By now, you’ve heard and/or used the term OER (Open Educational Resources) a ton of times. Whether you’re an advocate for open education, promoting the use, reuse, and adaptation of openly licensed educational materials, or an everyday user of them because you find them convenient and effective for your teaching or learning needs, you have contributed in some way to improving the educational landscape for everyone, everywhere.
But there’s a lot of little things you can do to improve education and the educational process no matter who you are and where you’re located. These are things you do all the time as part of your professional or personal routines, such as filling out forms about your job or project, writing up summaries or abstracts on papers you’ve researched, or describing and tagging photos (aka adding metadata). These activities are also integral to the functioning of many open education projects, which depend on efforts from online communities consisting of persons like ourselves. A list of these projects are growing on OpenEd’s volunteer page, which currently points to projects like dScribe and AcaWiki. If your project could use help on a specific activity, please add it here! OpenEd is a wiki; anyone can edit.
dScribe needs descriptions for their medical images
dScribe has created over 200 images to aid instructors in their teaching, but they need to be made discoverable first! You can help by adding tags and short descriptions for one or two images. All images and their accompanying info will be licensed CC BY.
AcaWiki could use those summaries and abstracts you’ve written
AcaWiki makes summaries and literature reviews of peer-reviewed academic research available to the general public via CC BY, allowing people like us to easily find desired information. If you’ve written summaries and reviews for papers before, now’s the time to make them useful by uploading those files to AcaWiki. And if you regularly research and write up abstracts for class or for your own good, you can easily make uploading them a habitual part of the process. It only takes a couple of extra clicks.
We also encourage you to add your project or organization to ODEPO, ccLearn’s Open Database of Educational Projects and Organizations. Not only will this make your project more discoverable, it will enable better research across the landscape of open education related projects.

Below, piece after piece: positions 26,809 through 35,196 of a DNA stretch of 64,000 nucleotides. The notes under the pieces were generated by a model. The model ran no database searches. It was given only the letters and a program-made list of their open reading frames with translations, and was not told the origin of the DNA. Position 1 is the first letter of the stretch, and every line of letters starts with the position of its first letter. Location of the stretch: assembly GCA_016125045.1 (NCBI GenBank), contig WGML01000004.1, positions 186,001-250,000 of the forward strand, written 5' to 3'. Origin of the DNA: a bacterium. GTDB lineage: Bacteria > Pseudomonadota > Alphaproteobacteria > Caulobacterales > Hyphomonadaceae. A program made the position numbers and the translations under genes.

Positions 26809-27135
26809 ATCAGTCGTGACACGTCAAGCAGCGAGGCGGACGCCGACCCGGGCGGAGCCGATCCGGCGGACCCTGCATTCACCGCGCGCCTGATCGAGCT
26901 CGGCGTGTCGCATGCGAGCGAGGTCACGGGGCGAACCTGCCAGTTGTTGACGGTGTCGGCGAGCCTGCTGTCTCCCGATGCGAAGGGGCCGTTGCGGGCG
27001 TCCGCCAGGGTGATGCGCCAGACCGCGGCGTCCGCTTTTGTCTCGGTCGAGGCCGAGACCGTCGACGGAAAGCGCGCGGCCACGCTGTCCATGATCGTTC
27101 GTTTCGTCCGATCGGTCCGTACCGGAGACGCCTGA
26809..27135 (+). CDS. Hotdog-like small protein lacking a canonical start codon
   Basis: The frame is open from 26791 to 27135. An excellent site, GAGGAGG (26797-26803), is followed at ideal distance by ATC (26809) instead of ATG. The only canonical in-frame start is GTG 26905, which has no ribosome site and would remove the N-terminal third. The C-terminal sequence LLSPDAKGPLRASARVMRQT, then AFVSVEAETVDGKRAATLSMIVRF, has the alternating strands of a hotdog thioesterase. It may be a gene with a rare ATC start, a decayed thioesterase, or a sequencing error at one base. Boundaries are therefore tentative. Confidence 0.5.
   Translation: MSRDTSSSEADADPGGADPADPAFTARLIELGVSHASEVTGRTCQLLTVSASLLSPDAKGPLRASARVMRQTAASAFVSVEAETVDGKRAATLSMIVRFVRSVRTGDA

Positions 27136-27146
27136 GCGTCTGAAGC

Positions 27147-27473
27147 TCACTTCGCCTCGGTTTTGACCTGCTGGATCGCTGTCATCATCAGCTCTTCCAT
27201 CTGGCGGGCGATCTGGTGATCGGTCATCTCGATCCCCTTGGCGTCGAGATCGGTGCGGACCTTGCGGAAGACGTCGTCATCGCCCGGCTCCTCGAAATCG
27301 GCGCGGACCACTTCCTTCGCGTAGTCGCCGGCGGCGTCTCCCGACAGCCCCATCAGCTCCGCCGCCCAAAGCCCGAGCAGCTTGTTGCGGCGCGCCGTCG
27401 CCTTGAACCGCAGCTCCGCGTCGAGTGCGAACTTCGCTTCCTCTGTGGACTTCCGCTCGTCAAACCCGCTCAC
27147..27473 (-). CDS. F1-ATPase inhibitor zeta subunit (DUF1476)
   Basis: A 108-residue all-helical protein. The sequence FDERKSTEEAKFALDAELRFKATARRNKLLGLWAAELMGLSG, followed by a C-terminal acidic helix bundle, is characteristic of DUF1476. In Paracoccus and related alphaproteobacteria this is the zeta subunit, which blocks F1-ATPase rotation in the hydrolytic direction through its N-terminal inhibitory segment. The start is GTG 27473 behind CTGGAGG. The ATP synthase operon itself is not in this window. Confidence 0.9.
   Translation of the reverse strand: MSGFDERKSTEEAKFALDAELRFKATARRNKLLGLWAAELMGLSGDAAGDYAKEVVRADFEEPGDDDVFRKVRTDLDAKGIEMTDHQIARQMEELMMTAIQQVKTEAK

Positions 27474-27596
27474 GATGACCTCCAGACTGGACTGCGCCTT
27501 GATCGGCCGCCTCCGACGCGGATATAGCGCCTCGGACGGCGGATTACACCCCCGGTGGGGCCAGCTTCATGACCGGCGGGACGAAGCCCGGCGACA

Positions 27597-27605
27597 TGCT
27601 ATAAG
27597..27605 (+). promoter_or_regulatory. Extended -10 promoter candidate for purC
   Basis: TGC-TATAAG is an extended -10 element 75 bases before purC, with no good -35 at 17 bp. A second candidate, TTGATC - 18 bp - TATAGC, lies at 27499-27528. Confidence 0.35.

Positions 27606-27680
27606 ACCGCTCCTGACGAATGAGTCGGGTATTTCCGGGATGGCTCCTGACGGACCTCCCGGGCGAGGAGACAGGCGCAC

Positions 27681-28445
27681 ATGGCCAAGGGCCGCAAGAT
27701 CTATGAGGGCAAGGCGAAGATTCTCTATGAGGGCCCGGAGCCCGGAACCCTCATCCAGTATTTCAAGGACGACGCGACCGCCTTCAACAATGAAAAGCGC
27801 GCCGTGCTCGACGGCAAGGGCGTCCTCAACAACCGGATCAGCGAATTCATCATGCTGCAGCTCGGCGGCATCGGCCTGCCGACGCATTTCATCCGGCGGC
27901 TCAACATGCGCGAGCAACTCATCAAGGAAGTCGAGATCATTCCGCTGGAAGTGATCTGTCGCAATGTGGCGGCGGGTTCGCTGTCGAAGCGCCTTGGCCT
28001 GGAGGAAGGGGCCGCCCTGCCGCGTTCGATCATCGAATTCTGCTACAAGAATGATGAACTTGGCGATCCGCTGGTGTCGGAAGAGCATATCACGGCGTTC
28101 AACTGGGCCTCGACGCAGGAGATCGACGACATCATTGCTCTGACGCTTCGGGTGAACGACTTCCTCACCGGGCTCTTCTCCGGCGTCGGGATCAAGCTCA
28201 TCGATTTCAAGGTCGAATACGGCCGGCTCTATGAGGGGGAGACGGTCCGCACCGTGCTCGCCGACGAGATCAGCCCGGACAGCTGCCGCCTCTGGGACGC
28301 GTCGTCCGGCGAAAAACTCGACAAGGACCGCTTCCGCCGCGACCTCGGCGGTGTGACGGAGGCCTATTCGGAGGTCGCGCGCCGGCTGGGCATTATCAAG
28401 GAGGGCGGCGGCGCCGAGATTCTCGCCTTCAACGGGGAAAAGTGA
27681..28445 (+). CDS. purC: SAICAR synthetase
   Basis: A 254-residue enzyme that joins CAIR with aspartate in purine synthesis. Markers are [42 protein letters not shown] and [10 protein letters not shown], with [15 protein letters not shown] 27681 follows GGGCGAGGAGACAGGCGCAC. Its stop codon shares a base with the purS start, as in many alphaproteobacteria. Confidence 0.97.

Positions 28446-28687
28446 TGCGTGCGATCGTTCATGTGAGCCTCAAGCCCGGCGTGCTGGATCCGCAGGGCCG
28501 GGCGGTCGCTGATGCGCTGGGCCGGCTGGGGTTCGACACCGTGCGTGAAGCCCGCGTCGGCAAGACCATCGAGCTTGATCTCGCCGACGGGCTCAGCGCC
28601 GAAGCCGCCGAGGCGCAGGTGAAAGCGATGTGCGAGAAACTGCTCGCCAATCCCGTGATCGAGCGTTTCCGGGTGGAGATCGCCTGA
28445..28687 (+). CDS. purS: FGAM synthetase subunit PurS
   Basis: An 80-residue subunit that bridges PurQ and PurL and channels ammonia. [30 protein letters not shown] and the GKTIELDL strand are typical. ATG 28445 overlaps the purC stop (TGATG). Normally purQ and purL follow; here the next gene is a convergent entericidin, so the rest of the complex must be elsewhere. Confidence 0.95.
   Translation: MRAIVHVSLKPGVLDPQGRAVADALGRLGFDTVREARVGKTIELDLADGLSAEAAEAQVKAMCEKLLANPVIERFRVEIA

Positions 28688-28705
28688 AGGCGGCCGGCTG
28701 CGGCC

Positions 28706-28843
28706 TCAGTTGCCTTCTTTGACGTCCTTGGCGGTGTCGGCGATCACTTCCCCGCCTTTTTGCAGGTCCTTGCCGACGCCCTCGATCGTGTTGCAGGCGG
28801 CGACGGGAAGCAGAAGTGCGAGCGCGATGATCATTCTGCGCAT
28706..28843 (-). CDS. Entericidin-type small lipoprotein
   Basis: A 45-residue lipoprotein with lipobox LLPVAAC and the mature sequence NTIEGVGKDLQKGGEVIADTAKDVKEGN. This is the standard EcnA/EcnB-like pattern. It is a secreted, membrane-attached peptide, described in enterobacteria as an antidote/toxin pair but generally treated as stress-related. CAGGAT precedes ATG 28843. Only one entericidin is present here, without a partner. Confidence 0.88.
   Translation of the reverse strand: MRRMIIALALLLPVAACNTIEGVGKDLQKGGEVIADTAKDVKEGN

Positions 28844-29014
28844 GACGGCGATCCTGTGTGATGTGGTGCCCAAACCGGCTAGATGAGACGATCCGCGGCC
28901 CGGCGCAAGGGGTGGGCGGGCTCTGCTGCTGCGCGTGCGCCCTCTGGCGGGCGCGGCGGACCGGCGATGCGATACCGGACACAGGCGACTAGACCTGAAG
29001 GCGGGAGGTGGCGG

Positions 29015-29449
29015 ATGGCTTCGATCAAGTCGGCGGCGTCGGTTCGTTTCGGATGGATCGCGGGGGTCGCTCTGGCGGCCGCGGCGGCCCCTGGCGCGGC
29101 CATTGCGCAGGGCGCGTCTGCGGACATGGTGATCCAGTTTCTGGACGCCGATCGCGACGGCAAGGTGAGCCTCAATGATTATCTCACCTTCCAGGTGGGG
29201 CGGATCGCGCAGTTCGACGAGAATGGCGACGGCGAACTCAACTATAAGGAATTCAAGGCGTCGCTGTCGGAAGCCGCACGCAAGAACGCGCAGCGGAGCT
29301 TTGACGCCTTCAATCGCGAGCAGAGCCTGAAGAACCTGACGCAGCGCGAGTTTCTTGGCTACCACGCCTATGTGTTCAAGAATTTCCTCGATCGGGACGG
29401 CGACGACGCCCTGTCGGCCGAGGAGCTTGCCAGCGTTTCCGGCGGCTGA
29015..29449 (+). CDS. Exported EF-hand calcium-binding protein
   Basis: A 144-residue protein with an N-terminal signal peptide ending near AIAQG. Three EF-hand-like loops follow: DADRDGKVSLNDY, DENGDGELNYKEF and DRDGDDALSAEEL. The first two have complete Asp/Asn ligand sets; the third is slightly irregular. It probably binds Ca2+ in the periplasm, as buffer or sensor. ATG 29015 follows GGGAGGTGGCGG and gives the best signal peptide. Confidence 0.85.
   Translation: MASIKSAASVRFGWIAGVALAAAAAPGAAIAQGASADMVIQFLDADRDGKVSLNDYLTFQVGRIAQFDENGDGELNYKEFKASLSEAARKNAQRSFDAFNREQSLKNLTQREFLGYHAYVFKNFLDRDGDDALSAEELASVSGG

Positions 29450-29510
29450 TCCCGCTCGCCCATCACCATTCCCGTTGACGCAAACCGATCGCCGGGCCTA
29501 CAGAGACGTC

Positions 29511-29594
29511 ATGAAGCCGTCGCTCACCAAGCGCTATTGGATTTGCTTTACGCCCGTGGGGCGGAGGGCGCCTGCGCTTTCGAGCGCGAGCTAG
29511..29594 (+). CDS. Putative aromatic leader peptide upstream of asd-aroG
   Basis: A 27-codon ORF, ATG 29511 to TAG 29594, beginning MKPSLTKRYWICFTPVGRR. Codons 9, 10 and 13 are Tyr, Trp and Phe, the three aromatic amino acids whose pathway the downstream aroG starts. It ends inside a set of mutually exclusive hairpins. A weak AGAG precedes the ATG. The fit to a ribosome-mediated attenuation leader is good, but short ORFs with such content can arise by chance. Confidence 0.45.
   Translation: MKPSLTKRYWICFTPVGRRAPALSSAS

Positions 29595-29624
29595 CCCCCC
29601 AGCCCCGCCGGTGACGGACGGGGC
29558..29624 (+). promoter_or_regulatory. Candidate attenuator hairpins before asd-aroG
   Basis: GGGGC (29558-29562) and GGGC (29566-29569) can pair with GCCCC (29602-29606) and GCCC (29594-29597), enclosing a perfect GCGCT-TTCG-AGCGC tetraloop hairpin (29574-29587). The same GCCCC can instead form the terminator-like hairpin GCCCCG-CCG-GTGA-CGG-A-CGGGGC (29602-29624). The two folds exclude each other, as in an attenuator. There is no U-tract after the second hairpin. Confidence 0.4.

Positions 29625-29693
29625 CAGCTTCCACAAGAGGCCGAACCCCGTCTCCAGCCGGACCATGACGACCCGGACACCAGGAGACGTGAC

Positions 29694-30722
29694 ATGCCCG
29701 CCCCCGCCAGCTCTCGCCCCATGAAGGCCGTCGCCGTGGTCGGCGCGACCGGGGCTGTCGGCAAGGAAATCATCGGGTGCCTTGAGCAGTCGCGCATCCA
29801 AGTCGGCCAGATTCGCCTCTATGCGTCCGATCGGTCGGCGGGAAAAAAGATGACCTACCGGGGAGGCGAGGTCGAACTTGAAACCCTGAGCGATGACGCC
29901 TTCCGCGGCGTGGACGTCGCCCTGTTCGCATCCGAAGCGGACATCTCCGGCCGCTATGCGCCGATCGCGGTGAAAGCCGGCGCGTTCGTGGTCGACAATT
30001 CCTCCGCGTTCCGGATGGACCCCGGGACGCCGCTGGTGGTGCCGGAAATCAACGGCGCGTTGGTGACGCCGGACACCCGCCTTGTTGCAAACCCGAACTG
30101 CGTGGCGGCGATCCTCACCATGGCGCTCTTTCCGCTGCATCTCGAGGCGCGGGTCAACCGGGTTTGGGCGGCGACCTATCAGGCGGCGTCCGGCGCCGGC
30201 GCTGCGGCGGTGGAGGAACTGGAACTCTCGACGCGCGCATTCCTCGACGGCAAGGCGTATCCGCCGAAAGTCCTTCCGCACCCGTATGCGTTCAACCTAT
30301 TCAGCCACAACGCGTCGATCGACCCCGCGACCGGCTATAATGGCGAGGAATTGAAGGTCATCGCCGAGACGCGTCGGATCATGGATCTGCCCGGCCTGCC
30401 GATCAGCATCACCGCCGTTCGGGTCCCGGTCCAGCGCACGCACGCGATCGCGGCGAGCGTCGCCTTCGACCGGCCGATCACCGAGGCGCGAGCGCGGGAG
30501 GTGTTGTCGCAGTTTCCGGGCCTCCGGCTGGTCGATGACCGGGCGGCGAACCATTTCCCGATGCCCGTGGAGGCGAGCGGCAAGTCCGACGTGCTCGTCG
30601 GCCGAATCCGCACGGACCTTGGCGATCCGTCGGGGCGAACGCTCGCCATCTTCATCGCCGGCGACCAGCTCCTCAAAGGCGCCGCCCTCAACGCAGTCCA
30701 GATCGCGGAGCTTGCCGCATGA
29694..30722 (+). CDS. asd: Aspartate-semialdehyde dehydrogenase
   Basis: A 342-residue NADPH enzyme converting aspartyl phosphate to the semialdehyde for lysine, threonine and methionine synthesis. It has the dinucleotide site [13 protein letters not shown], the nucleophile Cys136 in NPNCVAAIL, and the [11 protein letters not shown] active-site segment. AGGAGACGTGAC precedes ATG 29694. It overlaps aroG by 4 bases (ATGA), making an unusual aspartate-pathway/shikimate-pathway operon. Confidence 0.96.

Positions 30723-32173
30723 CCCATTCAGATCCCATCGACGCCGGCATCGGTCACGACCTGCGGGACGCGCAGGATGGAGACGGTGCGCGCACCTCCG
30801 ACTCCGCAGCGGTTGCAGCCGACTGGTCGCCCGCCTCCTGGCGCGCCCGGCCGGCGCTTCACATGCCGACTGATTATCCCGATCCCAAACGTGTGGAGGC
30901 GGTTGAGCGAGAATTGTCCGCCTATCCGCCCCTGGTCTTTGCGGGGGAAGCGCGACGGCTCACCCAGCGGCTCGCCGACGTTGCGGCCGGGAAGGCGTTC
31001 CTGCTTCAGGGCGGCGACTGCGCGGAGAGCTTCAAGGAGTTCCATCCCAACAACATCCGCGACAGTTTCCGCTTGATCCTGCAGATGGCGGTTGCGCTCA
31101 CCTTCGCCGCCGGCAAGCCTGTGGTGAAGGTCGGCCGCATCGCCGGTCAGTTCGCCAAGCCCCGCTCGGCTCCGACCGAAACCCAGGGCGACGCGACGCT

For other ways to get involved, see OpenEd’s Get Involved space.2 Comments »
Today, Google officially launched the ability to filter search results using Creative Commons licenses inside their Image Search tool. It is now easy to restrict your Image Search results to find images which have been tagged with our licenses, so that you can find content from across the web that you can share, use, and even modify. Searches are also capable of returning content under other licenses, such as the GNU Free Documentation License, or images that are in the public domain.
To filter by CC search, go to Google’s advanced Image Search page and select the options you’d like in the “Usage rights” section. Your results will be restricted to images marked with CC licenses or other compatibly licensed photos.
Remember, Google can only provide search results that its algorithms find tagged with the license you specify; it is your obligation to verify the license of the image you’re using and make sure you’re conforming to its guidelines.
This is a huge step forward for the future of image search on the web, so congratulations to the Google team on another great CC implementation!12 Comments »
CAPL, the Culturally Authentic Pictorial Lexicon originally founded at Washington and Jefferson College in 2003, re-launches today. From the announcement email:
“CAPL is a free, online, non-commercial visual glossary comprised of authentic photos for language and cultural instruction and research. Created at Washington & Jefferson College, CAPL seeks to provide teachers and learners with high-quality authentic images for their classrooms and teaching materials. Additionally, it provides researchers in applied linguistics, visual cognition, and automated image recognition with a database of high-quality culturally authentic images they can use in their research. At the core of CAPL is the generous creative commons license.”
CAPL is based on the premise that “visual perception is culturally determined and visual cognition varies from culture to culture.” It asks the question, “Is a house really a Haus, is pain really хлеб, and when we see red cabbage, is it really red?” To find out, go check out CAPL for yourself!
All CAPL images are licensed CC BY-NC.No Comments »